We comprehend more today than our ancestors could ever imagine, but it comes with the cost of a diminished ability to marvel, don’t you think? We want to understand everything – and think we do, but in the process we lose our child-wonder.
A divine birth is predicted thousands of years ahead of time, then announced by heavenly host on the night it actually takes place.
Enough to make us amazed – amazed enough to make us believe.
Countless nativity scenes surround us at this time of year. Plastic, pewter, porcelain, wood, and live ones outside of neighborhood churches. We’ve heard the greatest story ever told, believe it’s all there is to know and allow the familiarity and tradition to dull our awe. But, I want to look past the earthiness to the loftiness to be struck with details.
I want to be a part of the breathtaking story, when the God of Wonder stepped down into our world to enter the human race in a specific womb, to be born of a dirt-poor couple to trade His throne for a trough. Real people at a real time in history, to fulfill a real promise to mankind. To me-kind.
I want to see the flesh and blood nativity traveling seventy miles on a donkey to arrive at just the right place, at just the right time . . . where there was no room for the virgin bride swollen with pain to deliver holy offspring on a silent night.
I want to see Joseph, the one who seems to be placed under the crèche to make it a family, the one who played the huge role of caring for the chosen mother and the Messiah-baby to become a Messiah-man.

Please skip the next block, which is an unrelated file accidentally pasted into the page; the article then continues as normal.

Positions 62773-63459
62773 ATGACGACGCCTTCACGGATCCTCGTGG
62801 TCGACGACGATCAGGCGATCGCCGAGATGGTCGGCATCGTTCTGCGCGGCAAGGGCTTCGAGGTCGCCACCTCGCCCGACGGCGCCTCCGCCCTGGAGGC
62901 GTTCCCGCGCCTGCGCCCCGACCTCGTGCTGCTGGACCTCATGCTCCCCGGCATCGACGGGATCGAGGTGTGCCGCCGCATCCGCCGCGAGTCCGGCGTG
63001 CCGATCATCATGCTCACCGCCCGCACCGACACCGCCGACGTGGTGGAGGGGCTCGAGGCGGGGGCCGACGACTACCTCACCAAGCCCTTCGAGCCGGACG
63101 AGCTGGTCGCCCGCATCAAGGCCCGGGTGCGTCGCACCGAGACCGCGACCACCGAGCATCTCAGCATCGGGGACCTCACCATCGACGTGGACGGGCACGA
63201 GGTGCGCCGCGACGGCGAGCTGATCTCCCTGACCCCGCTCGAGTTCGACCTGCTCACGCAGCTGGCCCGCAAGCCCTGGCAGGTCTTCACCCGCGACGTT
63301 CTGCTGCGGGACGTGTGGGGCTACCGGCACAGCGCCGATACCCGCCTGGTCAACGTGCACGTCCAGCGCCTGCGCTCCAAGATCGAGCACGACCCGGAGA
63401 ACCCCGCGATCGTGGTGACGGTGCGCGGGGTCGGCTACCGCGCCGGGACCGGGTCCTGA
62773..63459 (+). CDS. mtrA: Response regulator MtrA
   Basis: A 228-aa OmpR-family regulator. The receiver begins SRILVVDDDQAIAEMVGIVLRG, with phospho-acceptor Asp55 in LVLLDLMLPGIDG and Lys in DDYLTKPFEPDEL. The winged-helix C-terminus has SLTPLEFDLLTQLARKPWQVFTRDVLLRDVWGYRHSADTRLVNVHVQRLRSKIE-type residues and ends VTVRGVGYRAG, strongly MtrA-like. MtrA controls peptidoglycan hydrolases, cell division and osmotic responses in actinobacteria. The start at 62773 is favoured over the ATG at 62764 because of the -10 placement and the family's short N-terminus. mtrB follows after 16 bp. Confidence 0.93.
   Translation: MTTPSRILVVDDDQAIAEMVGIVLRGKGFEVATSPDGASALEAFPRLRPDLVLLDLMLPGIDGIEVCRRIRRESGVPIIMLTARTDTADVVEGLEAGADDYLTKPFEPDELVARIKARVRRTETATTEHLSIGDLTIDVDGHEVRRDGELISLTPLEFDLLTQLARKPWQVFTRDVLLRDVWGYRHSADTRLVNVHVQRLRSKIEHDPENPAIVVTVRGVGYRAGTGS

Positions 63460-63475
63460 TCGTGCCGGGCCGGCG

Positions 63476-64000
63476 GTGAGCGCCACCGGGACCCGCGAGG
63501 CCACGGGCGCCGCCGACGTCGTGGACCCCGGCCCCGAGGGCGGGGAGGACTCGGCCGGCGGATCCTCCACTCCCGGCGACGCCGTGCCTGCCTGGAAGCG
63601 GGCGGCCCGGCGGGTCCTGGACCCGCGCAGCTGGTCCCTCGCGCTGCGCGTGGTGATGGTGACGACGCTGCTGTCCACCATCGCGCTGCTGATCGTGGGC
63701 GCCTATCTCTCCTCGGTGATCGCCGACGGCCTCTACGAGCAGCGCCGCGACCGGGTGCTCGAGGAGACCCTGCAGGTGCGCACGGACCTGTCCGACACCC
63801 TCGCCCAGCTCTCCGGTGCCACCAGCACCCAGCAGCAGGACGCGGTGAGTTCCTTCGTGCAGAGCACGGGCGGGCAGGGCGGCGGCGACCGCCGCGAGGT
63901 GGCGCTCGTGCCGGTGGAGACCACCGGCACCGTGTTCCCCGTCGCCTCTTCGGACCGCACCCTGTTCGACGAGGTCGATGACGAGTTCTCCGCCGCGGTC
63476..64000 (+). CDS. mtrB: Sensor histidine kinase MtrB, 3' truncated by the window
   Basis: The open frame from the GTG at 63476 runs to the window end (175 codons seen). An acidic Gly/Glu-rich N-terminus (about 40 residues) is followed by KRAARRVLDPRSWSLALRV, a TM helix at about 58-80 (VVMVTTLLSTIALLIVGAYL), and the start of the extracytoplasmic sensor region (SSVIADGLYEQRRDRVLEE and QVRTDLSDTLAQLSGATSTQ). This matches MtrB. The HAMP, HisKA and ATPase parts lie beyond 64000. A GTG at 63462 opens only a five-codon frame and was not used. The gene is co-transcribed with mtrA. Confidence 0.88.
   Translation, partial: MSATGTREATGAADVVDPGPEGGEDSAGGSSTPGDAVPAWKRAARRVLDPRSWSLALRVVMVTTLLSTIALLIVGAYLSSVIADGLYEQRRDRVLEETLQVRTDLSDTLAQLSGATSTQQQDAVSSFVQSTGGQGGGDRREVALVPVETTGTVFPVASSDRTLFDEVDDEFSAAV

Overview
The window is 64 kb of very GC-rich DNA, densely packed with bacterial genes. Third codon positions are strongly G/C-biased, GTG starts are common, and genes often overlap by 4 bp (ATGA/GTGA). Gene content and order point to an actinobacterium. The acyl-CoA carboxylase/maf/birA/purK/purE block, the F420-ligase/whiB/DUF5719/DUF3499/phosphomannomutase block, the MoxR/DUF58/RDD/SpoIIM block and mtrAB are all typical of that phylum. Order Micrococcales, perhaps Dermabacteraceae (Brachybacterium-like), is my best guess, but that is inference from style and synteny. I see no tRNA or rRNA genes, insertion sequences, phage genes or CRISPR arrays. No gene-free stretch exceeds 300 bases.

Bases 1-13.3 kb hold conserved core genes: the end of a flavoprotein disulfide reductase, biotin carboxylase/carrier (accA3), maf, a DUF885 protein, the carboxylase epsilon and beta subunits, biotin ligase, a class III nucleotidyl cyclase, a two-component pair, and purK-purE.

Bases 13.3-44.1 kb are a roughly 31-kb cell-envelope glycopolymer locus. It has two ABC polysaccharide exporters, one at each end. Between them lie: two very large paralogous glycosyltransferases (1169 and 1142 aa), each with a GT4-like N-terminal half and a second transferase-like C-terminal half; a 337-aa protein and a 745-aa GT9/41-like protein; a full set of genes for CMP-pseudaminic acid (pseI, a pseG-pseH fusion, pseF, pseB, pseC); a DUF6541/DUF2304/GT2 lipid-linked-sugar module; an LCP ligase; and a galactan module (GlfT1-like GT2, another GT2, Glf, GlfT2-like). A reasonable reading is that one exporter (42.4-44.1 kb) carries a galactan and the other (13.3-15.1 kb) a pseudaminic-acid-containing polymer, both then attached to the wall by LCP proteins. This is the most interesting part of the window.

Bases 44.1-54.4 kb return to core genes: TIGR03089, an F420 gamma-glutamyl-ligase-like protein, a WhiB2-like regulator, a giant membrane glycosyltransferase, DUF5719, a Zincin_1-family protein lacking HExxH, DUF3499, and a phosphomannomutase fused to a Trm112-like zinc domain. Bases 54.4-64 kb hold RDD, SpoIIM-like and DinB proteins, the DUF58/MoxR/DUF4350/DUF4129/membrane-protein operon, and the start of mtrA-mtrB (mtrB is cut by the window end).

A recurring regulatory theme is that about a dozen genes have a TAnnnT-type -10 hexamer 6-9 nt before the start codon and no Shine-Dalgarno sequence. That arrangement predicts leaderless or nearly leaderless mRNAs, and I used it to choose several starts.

I want to see the frightened shepherds who left their sheep to find the Lamb, fascinated under a canopy of planets, looking to the stars remembering the promise of Isaiah, the people who walked in darkness have seen a great light, those who dwelt in a land of deep darkness on them the light has shone 9:2.
I want to hear the angels praising high, while knowing Bethlehem would pave the road to Golgotha. Shepherds and angels sending out birth announcements.
Christmas is more than an annual event to get wrapped up in, it’s a life-season meant to draw us near to the Christ who didn’t remain in a feeding trough. “Christmas” was planned before creation to acknowledge the great lengths our God went to because humanity needed a Savior.
The next time we pass by a nativity scene, let’s add ourselves, not among the plastic tradition and the trite, but within the flesh and blood awesome message of the manger, so we can hear Advent telling us to stop and be amazed by the details.